You'll find many ex-hippies now sipping $8 lattes and complaining loudly about corporate culture -- in Starbucks. Like most people in the city and the suburbs with political opinions, they are not quite serious about what they say, because their political opinions are a vehicle toward their own satisfaction through pleasant self-image and physical comfort and convenience. The hippies never differed with The Establishment at all except in method, and since The Establishment is a process of deconstructing, breaking everything down into resources and goods and services to be sold, it gladly accepted more divisiveness and breakdown... good for business... opportunity for some bright young guy. And we've now got women, gays and blacks in positions of power, but they think exactly like the Old Establishment guys. Could it be that sharing an ideology defines behavior, and not participation in some blues-tinged underdog former slave group? Eh.
Since the time of the hippies, our social decay has continued. Oh, we did hand over some rights, and have free love and women's liberation and quasi-legal drugs and equal rights, but that did not stop the overall progress from being a culture with goals higher than money to being a marketplace with no goal except profit. Such is the nature of individualism, or putting individual pleasure and freedom and desires before all else; in fact, individualism is another word for utilitarianism, which holds that if most people are happy with a proposed idea (translation: it appeals to their sense of pleasure and personal wealth), it's a good idea. Utilitarianism, capitalism, liberal democracy... one and the same idea, as Greeks such as Plato and Aristotle noted. You cannot escape that plague by re-adopting its ideas, as the hippies did, because you only add to the cycle and like reactionary conservatives, by lashing out and creating discord, you in fact make things worse. It's for this reason that only clueless suburban kids buy the thousands of different hippie-themed products in stores today; it's like Mickey Mouse, but it implies these grand-sounding ideals like freedom for all of us, free love, et cetera, et cetera.
Why has our society produced nothing great in recent years -- no great literature, no great music, no great art? Too much internal friction, and not enough focus placed on the creation of great things outside of the individual. Why is that? Too busy making our own piles of cash, enjoying our own "freedom" (lisp it). The hippies failed miserably not because they sold out later, but because they had no different idea at the top of the pyramid from the beginning. They were following in the footsteps of those who created The Establishment by indulging the oldest error in the world, one that's opposed to a recognition of reality and through that transcendence of the "negative" parts of reality, and that is selfishness. Capitalism is selfishness. Democracy is selfishness. Utilitarian is selfishness. And hippieism happily joins that pantheon.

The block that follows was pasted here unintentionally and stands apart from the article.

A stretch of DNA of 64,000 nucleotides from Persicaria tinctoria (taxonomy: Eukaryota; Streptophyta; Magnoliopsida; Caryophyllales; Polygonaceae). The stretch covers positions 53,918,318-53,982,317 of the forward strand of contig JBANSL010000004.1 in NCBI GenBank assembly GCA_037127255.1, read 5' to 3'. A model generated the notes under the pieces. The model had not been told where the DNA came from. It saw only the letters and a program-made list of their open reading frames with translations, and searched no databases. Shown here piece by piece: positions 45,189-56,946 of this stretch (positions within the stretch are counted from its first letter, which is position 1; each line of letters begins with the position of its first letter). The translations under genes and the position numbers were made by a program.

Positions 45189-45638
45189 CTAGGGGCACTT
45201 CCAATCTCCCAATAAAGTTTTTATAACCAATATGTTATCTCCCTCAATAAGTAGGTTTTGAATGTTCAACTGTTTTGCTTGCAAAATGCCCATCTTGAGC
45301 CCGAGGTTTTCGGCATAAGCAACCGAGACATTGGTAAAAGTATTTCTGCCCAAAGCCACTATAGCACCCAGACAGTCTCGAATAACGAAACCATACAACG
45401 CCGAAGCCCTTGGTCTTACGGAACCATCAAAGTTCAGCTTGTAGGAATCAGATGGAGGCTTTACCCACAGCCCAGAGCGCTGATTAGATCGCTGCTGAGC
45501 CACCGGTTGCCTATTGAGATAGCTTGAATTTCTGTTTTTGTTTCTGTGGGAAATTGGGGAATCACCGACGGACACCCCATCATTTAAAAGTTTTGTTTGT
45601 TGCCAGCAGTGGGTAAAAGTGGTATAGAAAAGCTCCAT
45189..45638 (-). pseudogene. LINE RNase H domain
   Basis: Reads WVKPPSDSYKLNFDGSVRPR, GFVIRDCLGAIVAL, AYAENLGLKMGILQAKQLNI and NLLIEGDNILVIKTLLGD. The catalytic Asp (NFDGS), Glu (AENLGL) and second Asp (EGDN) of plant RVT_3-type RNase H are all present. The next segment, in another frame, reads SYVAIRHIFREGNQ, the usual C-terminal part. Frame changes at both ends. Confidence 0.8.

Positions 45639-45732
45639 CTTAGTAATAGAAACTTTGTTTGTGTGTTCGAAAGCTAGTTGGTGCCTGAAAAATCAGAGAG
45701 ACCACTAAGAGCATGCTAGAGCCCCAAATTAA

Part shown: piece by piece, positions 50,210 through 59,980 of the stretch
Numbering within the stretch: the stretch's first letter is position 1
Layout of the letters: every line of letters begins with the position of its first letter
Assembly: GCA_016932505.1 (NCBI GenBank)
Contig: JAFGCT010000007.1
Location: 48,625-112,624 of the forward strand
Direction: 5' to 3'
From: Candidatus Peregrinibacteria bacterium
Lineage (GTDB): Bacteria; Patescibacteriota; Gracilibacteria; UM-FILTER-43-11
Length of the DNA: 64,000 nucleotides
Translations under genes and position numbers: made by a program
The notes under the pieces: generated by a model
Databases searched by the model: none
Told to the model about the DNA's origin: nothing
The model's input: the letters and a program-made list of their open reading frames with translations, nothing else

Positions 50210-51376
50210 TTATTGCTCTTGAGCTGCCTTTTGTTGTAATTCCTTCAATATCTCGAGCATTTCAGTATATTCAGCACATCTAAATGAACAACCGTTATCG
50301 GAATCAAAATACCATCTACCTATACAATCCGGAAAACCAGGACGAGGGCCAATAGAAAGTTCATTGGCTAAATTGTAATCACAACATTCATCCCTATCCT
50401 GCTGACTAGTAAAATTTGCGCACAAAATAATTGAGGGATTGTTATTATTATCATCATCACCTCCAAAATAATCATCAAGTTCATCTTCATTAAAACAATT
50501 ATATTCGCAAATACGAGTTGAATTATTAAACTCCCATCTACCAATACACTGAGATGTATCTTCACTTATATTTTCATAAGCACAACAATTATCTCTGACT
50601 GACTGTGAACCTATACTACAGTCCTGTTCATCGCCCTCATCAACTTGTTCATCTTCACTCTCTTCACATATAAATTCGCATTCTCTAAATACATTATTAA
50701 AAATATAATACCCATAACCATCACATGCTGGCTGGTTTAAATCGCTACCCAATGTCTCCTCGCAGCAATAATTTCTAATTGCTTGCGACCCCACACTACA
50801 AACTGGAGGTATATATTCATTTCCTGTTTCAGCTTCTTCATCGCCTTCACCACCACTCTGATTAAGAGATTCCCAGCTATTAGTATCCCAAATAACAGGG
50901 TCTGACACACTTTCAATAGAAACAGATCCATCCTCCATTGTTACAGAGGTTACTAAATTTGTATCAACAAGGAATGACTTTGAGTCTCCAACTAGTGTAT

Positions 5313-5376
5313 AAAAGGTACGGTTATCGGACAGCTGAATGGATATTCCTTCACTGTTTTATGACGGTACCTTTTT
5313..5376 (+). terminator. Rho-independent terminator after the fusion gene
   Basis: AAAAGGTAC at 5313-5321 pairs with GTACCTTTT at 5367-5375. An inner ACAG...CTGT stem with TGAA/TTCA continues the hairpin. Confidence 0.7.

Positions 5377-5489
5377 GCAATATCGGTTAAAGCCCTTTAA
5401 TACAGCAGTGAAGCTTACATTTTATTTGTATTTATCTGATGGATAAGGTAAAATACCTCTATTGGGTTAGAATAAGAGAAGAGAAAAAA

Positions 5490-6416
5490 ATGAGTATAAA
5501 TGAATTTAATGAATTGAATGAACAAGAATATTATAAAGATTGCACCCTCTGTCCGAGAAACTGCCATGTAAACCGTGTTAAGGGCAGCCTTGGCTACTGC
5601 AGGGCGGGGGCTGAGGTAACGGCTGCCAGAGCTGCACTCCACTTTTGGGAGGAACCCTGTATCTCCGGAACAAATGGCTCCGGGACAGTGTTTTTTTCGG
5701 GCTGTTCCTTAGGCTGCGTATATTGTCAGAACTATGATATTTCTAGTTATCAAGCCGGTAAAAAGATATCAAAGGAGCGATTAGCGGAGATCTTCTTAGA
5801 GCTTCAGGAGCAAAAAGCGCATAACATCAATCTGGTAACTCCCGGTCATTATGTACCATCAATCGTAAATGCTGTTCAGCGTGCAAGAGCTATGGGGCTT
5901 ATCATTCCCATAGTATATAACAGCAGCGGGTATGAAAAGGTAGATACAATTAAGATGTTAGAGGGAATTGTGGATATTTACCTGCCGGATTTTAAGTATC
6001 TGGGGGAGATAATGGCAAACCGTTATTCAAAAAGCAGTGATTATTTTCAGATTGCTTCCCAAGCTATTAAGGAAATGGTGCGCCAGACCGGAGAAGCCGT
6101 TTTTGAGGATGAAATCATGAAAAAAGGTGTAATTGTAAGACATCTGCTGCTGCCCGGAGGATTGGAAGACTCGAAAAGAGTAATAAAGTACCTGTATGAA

This cycle happens again and again. Andrew Jackson railing against banks and robber barons; grunge kids whining about the emptiness of it all; hackers declaring that the way to get over squabbles regarding the ownership of computing resources is individual "freedom" (which of course must be enforced with ownership, including of computational resources, but trust a geek to miss long-term implications); pot legalization people realizing that to make it legal would be to make it a product, or a value-added service, with increasing costs and sickening corporate behavior -- witness what happened to California.
You cannot fix a broken system through division, because whatever value is a step up on the pyramid from where you are assimilates you. You have to invent a different kind of society, and that may mean giving up comforting concepts like economy as defining your place, pleasure and personal happiness as the goal, or even that equality is possible. These concepts are the basis of the American (liberal democratic, capitalist) system and if assumed in any form, will become the top of the pyramid and over years of conflict and debate, will return as a default. Every society which has embarked on individualism as the top of its pyramid has followed this course and while it may take some years, as the hippies found out, ultimately there is no deviation within it.
If there is hope, and by that is not meant hope in an external sense like "maybe the unicorns/blues musicians/hobbits/technology will save us" but the idea of hope as trust in the power of our minds and hands, it is in the generations spawned of the dysfunctional hippie relationships. We've seen how our parents pursuing pleasure led to divorce, greed, bitterness and most of all, neglect of environment and family and culture and self in the haze of confusion brought on by the pursuit of pleasure through individualistic wealth, rights and freedoms. We need a better paradigm. Increasingly, among today's generations there is a desire to find a social system that does what is right first, and fits us into it, because we are no longer as concerned with pleasure and wealth as we are about the future. This, if done correctly, might constitute actual change instead of a covert restatement of the errors of our forebears.
May 23, 2006